Send the link below via email or IMCopy
Present to your audienceStart remote presentation
- Invited audience members will follow you as you navigate and present
- People invited to a presentation do not need a Prezi account
- This link expires 10 minutes after you close the presentation
- A maximum of 30 users can follow your presentation
- Learn more about this feature in our knowledge base article
California v. Greenwood
Transcript of California v. Greenwood
Search 2nd Police Search Final Decision: Backgound Police searched through Greenwood's trash again!
The court ruled in his favor. Chief Justice: California V. Greenwood
1988 Samantha Botha
Amanda Corry Police searched Greenwood's trash.
Then got a warrant to search his house. Greenwood and Dyanne Van Houten were arrested and released on bail. Laguna Beach Police got word that Greenwood & Van Houten may be selling illegal narcotics. & Van Houten Character Selection: •Billy Greenwood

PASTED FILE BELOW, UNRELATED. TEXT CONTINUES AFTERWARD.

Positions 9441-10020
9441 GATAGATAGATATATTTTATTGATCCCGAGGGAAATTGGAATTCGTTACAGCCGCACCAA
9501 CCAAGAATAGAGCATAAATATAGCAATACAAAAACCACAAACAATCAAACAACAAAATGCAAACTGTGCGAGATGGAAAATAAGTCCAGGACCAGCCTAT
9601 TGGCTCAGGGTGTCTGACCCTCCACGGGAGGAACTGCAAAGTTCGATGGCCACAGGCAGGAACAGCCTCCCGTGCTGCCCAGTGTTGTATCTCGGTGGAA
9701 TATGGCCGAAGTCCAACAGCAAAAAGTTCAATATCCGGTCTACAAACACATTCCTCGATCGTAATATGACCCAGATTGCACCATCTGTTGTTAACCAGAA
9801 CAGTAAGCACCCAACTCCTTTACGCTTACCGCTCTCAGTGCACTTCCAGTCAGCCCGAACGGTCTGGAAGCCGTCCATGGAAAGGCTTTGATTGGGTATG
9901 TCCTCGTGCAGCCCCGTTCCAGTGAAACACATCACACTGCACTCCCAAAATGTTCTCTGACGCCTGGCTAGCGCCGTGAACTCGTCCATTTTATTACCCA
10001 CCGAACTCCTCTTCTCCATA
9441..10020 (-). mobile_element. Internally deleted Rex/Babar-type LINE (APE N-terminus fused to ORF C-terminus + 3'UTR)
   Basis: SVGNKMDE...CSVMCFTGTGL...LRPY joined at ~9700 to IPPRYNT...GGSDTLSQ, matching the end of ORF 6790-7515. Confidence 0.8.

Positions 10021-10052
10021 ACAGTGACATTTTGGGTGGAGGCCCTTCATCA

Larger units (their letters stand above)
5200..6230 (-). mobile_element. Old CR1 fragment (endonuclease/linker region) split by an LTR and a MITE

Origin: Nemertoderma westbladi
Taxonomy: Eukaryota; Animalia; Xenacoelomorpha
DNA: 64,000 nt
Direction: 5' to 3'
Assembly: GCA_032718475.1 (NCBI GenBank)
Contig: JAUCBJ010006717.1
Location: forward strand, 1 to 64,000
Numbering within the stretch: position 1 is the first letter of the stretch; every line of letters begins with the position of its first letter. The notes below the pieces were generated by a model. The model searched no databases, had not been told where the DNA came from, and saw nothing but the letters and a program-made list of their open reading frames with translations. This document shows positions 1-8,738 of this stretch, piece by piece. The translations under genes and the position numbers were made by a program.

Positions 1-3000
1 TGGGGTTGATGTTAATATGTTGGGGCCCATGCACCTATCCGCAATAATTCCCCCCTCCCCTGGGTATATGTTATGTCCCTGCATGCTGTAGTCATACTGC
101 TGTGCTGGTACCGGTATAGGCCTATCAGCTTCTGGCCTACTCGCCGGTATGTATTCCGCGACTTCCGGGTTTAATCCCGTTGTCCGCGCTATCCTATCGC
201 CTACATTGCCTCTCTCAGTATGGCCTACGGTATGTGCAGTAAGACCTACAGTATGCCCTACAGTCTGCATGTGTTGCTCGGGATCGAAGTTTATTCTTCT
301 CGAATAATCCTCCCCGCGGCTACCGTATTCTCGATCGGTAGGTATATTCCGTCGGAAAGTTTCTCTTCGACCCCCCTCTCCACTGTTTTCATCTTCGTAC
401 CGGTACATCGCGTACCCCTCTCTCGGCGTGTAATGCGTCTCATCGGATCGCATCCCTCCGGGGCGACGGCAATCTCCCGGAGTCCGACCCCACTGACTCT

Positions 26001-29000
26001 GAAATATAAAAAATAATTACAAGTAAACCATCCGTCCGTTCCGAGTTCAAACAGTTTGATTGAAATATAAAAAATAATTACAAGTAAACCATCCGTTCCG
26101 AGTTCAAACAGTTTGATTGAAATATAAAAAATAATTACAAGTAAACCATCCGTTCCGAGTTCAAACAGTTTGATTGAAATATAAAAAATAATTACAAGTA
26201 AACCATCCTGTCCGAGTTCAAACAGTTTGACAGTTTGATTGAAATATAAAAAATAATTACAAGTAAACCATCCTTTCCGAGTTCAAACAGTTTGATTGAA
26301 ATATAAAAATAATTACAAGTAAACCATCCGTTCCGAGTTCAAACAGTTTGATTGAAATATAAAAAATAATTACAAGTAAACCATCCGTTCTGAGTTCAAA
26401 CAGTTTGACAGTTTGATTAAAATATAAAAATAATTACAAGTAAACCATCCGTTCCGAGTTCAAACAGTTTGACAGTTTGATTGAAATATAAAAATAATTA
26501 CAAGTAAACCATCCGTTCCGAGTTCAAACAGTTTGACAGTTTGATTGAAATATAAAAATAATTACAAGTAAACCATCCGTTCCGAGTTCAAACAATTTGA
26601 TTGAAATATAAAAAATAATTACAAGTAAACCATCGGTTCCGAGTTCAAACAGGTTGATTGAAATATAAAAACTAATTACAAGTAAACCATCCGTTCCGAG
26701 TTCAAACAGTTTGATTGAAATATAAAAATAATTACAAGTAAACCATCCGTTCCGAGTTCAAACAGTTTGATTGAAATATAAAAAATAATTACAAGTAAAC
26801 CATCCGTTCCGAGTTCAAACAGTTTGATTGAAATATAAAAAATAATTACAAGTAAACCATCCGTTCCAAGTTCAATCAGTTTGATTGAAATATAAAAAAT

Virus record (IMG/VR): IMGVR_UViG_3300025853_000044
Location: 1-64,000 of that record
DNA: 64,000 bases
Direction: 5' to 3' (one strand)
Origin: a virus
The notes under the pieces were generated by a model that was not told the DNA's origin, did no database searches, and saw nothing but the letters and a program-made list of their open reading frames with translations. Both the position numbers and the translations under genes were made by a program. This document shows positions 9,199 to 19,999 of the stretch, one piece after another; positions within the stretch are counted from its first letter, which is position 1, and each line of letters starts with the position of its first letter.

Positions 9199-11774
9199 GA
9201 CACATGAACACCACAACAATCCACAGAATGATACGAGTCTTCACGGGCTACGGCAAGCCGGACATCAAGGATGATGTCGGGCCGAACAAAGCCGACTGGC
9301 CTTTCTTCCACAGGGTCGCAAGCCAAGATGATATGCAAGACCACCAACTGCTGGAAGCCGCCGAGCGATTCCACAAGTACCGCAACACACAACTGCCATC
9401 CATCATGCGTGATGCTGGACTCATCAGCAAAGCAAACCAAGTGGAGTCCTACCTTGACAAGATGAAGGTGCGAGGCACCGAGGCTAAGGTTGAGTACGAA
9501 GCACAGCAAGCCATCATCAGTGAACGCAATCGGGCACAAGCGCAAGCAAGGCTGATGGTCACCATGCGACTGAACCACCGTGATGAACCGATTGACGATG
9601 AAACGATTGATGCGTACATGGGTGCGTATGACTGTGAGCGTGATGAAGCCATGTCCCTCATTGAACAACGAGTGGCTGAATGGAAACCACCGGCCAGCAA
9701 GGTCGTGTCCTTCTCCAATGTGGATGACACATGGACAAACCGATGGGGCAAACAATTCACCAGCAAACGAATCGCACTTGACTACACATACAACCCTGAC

•Dyanne Van Houten
•Laguna Beach Police
(California) (Respondent) (Respondent) (Prosecutor) The Constitutional Issue: Does the 4th Ammendment prohibit the warrantless search and seizure of garbage? For Arguments Against Greenwood Yes, the 4th Ammendment prohibits warrantless search and seizure of trash. Expected Privacy
Violation of 4th Amendment
Police need probable cause or consent No, the 4th amendment does not prohibit the warrantless search and seizure of garbage. Gave up right to privacy.
The curb is "easily accessible to the public."
Knew a stranger would take it. William Rehnquist Associate Judges: William J. Brennan, Jr. Byron White Thurgood Marshall Harry Blackmun John P. Stevens Sandra Day O'Connor Antonin Scalia Anthony Kennedy 6-2 Decision ( Kennedy took no part in the case) The court held that under the 4th Amendment, the warrent was not necessary to serach the trash because he had no reasonable expectation of privacy.
Greenwood wanted the evidence excluded but was denied due to an amendment to the California Constitution Dissent Brenton reasoned that “unwelcome meddlers” might rummage through the trash bags “does not negate the expectation of privacy in their contents any more than the possibility of a burglary negates an expectation of privacy in the home.”